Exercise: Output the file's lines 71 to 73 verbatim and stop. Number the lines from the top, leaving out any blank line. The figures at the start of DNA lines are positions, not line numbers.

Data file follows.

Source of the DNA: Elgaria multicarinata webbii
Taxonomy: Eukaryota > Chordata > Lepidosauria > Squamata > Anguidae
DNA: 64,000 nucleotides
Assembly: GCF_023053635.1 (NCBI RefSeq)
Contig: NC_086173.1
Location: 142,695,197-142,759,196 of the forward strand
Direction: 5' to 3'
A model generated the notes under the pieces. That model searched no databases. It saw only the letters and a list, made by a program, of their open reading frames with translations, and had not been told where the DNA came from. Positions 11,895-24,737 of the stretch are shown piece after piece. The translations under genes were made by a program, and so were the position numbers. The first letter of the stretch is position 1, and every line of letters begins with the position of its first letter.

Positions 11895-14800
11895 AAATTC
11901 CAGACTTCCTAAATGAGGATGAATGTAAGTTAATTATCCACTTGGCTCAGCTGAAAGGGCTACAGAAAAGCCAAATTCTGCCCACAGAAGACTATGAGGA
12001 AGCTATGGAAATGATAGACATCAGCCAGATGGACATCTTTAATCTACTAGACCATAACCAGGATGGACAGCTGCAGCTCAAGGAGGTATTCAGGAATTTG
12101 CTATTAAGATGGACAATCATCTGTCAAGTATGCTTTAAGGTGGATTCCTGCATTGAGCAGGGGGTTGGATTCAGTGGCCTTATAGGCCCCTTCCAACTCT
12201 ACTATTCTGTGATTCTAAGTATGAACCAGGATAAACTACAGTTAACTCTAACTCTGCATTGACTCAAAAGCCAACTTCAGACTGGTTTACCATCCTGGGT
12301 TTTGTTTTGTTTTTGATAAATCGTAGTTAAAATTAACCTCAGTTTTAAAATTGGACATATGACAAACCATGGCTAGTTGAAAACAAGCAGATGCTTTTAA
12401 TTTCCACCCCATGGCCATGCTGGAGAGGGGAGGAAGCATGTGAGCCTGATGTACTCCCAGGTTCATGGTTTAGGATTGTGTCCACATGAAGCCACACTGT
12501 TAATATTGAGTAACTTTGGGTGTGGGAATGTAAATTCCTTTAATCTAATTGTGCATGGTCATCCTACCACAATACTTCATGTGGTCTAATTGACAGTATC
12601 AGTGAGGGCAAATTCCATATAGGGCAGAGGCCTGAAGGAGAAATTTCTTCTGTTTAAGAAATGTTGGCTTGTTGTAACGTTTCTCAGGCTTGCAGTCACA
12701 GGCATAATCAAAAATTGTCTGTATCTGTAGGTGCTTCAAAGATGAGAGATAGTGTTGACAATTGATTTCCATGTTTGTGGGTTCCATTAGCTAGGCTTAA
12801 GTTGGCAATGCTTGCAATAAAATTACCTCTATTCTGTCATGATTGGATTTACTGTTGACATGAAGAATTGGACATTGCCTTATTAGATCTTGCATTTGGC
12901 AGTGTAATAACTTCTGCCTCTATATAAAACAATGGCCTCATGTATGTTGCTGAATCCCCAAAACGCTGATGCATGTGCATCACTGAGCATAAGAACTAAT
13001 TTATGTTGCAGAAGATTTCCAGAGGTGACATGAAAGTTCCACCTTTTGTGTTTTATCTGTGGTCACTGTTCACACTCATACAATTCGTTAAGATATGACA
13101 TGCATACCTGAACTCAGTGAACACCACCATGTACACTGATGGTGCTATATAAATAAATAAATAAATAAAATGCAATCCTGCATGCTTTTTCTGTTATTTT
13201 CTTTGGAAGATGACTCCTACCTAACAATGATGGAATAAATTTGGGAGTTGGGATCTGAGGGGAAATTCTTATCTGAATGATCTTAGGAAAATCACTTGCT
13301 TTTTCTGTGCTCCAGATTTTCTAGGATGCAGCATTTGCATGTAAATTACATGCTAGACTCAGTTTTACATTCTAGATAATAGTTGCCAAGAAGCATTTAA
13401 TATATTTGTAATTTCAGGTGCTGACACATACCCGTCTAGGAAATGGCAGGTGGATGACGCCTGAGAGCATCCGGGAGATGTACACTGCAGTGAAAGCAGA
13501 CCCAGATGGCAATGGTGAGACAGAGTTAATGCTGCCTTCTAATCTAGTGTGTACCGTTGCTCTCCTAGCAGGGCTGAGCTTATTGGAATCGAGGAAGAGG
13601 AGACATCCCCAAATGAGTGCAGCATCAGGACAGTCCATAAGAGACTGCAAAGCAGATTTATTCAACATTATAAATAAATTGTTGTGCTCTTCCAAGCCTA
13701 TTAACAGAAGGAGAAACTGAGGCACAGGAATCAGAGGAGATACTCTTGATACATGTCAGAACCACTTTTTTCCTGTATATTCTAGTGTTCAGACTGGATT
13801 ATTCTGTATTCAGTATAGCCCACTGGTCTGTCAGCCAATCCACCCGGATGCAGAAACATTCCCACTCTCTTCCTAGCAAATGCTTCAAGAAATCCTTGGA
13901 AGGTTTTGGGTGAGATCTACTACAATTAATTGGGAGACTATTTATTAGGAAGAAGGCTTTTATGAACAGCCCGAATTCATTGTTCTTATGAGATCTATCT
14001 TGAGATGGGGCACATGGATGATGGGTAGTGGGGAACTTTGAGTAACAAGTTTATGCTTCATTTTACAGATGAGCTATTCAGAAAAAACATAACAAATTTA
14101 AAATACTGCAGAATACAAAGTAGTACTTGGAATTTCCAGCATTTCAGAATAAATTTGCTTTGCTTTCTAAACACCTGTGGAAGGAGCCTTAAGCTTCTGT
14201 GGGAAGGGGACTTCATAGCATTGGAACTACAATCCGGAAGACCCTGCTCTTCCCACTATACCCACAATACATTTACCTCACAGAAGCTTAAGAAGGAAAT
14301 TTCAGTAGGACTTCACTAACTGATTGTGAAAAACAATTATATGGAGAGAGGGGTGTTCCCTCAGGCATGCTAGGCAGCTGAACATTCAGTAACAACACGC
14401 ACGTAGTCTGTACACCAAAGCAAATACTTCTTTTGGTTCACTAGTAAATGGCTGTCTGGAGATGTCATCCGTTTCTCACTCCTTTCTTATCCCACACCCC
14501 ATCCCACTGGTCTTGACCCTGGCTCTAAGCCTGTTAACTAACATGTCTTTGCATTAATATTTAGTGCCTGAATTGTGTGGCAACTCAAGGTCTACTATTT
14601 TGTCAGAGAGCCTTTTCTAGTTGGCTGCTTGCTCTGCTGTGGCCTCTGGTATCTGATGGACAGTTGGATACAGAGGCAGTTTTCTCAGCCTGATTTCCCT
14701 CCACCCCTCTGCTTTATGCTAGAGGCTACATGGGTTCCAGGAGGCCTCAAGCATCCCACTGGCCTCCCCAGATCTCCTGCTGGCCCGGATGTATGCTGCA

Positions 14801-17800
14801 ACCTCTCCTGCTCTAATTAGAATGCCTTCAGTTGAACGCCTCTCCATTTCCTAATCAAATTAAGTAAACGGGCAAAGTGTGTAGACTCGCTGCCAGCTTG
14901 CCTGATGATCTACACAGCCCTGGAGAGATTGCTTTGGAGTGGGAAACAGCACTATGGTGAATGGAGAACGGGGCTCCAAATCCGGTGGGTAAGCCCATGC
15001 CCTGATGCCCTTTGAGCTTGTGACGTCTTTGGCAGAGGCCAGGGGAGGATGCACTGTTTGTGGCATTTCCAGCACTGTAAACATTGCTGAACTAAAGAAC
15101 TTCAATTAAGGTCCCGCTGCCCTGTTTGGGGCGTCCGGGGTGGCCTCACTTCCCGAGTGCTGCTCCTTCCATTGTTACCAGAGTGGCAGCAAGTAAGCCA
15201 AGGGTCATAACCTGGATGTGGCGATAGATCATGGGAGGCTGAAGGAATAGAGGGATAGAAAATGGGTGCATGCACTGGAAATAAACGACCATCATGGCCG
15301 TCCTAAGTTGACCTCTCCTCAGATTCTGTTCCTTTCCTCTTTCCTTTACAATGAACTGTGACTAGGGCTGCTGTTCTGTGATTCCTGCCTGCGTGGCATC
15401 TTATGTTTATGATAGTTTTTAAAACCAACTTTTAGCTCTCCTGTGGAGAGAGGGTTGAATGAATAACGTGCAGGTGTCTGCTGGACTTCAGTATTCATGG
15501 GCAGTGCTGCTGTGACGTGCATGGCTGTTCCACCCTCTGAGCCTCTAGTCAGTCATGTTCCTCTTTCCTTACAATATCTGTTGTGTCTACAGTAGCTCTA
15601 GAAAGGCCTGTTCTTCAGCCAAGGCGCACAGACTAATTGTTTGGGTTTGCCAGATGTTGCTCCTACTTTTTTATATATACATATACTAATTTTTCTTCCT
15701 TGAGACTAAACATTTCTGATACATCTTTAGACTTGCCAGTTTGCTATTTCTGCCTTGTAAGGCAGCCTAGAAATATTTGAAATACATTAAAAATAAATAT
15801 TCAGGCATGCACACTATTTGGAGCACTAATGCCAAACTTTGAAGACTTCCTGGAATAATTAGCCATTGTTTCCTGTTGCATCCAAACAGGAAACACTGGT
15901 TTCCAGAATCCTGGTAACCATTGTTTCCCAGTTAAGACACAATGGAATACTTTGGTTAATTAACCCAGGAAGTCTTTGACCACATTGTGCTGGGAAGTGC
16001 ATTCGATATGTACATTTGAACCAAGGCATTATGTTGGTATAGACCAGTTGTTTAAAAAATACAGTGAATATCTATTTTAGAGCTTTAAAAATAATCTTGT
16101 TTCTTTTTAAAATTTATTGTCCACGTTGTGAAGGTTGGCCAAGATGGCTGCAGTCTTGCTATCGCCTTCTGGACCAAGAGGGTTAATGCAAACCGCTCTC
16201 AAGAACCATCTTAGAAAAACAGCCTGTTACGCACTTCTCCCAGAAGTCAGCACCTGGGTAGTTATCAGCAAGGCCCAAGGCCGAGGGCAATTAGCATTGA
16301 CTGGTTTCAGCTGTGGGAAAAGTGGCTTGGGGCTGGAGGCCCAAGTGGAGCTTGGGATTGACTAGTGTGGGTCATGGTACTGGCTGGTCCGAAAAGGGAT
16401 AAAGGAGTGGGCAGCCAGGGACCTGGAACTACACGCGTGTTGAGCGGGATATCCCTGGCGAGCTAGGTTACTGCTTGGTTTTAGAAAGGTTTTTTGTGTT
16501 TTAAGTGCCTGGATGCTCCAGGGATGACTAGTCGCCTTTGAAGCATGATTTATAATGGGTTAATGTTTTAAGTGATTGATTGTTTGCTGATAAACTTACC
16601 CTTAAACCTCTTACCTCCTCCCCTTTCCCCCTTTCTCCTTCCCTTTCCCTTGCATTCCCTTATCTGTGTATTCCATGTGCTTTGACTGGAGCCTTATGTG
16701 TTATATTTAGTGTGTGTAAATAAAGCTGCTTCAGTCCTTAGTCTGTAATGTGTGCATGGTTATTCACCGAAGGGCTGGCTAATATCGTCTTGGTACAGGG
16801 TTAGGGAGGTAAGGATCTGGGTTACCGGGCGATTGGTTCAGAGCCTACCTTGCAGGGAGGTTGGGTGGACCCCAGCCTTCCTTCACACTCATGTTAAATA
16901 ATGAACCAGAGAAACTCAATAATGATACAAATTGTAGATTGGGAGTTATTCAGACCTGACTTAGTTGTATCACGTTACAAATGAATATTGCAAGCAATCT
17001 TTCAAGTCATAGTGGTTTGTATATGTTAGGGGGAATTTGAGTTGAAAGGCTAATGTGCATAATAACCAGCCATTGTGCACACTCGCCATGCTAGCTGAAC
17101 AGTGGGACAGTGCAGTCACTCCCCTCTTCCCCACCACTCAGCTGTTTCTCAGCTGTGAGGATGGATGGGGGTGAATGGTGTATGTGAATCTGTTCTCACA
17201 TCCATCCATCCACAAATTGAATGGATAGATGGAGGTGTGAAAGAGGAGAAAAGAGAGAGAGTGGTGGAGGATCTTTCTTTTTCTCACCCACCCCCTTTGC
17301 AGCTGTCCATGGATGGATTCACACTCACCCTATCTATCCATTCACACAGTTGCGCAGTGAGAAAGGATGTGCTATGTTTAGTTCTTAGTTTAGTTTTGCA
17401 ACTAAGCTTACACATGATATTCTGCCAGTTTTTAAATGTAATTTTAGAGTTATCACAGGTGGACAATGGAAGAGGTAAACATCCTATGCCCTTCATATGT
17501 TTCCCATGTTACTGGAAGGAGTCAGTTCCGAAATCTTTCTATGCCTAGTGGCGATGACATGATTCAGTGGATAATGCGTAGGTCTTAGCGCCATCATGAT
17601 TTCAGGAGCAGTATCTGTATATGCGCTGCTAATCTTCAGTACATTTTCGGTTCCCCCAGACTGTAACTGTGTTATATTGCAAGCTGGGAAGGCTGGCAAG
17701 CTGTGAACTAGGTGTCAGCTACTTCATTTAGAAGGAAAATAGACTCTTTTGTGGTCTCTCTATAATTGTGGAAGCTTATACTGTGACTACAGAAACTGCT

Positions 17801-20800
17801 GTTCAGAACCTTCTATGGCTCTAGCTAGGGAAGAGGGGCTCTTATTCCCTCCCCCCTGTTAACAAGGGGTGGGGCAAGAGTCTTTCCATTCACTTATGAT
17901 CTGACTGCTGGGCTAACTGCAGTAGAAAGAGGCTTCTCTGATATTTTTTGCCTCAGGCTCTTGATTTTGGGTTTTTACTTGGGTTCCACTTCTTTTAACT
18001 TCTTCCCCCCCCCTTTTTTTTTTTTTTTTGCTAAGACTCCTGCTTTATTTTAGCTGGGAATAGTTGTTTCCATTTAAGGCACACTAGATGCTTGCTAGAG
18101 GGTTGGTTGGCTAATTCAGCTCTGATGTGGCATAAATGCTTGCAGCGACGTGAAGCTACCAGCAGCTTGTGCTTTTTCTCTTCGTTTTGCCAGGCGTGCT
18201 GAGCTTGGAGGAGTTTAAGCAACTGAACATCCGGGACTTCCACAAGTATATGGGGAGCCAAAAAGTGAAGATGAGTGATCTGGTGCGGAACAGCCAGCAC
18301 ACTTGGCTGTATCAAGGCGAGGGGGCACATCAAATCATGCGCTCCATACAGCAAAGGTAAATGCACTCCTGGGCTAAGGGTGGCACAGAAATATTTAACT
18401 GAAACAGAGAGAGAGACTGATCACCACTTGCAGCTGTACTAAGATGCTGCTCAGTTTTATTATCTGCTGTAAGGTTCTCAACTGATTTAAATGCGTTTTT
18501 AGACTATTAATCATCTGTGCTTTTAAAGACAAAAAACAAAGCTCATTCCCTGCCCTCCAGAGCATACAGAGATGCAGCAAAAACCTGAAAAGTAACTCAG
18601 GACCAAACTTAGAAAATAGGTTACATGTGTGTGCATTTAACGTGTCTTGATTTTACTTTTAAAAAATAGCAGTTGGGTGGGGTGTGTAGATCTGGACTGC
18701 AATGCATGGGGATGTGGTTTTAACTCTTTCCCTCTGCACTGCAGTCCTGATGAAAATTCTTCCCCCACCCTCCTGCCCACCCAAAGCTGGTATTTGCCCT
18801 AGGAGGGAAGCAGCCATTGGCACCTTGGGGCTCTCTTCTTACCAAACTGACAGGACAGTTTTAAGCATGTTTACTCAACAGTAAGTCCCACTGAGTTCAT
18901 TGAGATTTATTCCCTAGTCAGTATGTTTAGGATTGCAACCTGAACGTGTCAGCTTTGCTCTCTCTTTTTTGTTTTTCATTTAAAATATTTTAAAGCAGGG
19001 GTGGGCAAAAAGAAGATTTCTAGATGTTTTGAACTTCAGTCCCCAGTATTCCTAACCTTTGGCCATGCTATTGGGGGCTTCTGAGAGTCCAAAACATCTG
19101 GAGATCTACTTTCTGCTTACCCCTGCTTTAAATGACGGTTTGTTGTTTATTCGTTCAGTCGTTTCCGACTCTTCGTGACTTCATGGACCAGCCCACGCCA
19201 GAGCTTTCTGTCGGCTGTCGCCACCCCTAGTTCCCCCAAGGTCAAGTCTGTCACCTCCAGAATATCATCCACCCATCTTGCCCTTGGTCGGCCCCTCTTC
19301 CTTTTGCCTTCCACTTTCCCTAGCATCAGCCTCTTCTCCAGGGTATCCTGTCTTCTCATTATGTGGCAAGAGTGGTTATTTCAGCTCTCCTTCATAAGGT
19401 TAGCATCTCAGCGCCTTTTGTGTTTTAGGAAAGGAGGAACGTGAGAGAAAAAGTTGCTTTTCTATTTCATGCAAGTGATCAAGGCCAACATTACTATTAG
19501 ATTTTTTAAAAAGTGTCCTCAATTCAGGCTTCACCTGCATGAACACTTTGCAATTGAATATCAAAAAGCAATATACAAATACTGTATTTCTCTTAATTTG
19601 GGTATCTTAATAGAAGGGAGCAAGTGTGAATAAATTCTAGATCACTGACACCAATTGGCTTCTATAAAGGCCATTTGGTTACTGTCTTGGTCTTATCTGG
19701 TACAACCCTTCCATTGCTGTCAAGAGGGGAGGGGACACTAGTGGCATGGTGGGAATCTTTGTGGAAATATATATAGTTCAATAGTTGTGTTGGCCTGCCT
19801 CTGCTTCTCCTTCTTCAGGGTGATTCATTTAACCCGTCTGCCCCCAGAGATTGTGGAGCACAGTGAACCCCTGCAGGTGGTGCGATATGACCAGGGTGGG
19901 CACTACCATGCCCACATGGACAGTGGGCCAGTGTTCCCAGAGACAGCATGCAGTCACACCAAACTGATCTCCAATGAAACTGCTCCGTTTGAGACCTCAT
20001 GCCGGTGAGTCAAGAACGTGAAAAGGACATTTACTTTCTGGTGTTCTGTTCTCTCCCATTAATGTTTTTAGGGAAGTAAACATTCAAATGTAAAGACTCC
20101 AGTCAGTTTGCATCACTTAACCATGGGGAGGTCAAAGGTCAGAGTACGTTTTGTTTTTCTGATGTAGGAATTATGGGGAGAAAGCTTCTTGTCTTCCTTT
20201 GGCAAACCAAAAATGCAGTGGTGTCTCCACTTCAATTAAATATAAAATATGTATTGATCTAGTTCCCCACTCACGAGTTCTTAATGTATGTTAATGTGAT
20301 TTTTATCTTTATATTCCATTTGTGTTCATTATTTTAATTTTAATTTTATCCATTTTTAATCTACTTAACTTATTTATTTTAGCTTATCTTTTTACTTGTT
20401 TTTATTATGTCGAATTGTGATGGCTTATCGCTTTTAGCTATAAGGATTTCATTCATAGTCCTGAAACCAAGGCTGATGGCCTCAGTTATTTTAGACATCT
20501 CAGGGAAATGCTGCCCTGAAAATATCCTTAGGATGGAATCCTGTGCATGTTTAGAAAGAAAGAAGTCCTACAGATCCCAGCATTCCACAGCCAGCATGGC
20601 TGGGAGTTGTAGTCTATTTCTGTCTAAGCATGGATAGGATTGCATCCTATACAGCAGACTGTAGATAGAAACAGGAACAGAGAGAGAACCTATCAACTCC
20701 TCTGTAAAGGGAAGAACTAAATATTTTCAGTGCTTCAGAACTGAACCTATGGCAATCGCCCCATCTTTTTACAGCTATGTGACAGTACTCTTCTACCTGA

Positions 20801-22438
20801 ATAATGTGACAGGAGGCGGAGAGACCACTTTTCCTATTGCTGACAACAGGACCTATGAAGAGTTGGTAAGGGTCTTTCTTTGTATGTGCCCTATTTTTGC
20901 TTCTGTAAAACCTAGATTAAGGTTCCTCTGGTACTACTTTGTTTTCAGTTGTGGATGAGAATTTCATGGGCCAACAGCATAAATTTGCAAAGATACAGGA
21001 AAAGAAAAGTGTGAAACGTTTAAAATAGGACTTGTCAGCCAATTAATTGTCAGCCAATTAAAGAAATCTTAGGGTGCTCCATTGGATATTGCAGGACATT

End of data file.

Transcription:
Positions 17801-20800
17801 GTTCAGAACCTTCTATGGCTCTAGCTAGGGAAGAGGGGCTCTTATTCCCTCCCCCCTGTTAACAAGGGGTGGGGCAAGAGTCTTTCCATTCACTTATGAT
17901 CTGACTGCTGGGCTAACTGCAGTAGAAAGAGGCTTCTCTGATATTTTTTGCCTCAGGCTCTTGATTTTGGGTTTTTACTTGGGTTCCACTTCTTTTAACT